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Yakama Growing on Success of Small Log Mill
Yakama Forest Products growing on success of log mill

By Staff Writer
Date Posted: 10/1/1999

WHITE SWAN, Wash. ó One of the nationís newest sawmills is the Yakama Forest Products complex in this small town in south-central Washington.

Yakama Forest Products is a company wholly owned by the Yakama Nation Indian tribe, which governs a 1,377,034-acre reservation some 125 miles east of Seattle. The companyís $12 million small log facility, which includes a log sorter-merchandiser, a HewSaw mill, dry kilns, and a planer mill, went into production in the fall of 1998.

The mill represents a strong commitment by the Yakama Nation to the future social, economic and environmental well-being of both the lands and people of the Confederated Tribes and Bands of the Yakama Indian Nation. The confederation is a governing body consisting of descendants of 14 tribes and bands recognized by the federal government under treaties signed between the tribes and the U.S. in 1855.

The mill also eventually could be part of an important demonstration to the forest products industry. A key goal of the Yakama Nation is to restore the forest on their land to the conditions that existed when Europeans first came to the region.

Chris Ketcham is an employee of Vanport Manufacturing in Boring, Ore., a well known forest products company with extensive operations in the Pacific Northwest. Vanport assists with managing Yakama Forest Products under a consulting contract, and Chris is the millís consulting general manager.

"The Yakama Nation has a huge and important resource on its lands," Chris explained. The tribeís lands contain about 650,000 acres of forest. More than 300,000 acres are designated as commercial timberland. A sustainable level of 143 million board feet of timber is available. "Yakama Forest Products was founded to help assure that the Yakama Nation was getting the greatest return possible from those lands and that timber." The new mill is part of plan to manage the lands and timber resources for the long-term benefit of the Yakama Nation and its peoples.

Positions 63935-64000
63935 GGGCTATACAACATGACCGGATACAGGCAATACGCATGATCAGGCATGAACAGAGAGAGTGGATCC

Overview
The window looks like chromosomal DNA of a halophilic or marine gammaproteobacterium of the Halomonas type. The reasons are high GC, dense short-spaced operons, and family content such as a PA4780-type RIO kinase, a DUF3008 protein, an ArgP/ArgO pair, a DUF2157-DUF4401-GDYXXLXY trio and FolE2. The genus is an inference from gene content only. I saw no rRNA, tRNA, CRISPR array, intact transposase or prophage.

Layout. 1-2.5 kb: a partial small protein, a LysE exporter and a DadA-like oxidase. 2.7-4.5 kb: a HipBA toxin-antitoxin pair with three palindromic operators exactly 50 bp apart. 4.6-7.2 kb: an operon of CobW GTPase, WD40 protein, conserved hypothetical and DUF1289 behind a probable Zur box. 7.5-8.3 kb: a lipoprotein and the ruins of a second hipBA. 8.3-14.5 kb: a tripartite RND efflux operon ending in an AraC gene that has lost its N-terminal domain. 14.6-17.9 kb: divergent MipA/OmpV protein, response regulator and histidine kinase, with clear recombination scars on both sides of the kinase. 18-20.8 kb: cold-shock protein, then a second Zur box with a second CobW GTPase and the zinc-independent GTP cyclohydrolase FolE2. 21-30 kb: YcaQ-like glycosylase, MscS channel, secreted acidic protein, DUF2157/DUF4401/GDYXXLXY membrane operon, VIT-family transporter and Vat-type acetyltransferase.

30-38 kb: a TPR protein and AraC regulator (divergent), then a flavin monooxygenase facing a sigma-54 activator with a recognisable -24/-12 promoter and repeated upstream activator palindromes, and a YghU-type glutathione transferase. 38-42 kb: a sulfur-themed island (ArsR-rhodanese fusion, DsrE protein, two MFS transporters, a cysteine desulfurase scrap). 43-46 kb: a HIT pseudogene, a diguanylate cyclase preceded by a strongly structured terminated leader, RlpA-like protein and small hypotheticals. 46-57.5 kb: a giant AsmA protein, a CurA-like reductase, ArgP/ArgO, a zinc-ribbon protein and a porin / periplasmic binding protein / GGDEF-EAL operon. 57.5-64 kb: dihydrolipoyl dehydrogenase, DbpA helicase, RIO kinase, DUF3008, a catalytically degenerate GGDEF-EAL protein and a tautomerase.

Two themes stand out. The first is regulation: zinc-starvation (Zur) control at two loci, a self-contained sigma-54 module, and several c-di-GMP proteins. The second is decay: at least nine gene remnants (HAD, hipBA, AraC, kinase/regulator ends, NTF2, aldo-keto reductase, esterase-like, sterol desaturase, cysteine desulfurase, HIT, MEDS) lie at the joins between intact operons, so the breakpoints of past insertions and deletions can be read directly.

For years, the Yakama Nation did not reap the most value possible from its lands, according to Chris. Timber was sold for stumpage with little additional gain to the nation as a result of the harvest. "In 1994, the tribal council provided direction that they wanted value added when the nationís resource was harvested. Yakama Forest Products was created as result of that directive."

As part of an orderly business plan aimed at achieving stable growth, Yakama Forest Products was founded first as a log yard. Since 1995 it has bid for logs available from tribal lands, competing against other companies. Yakama Forest Products buys about half the fiber up for bid, sorts and decks the logs, then sells them to mills throughout Washington and Oregon and in the export market.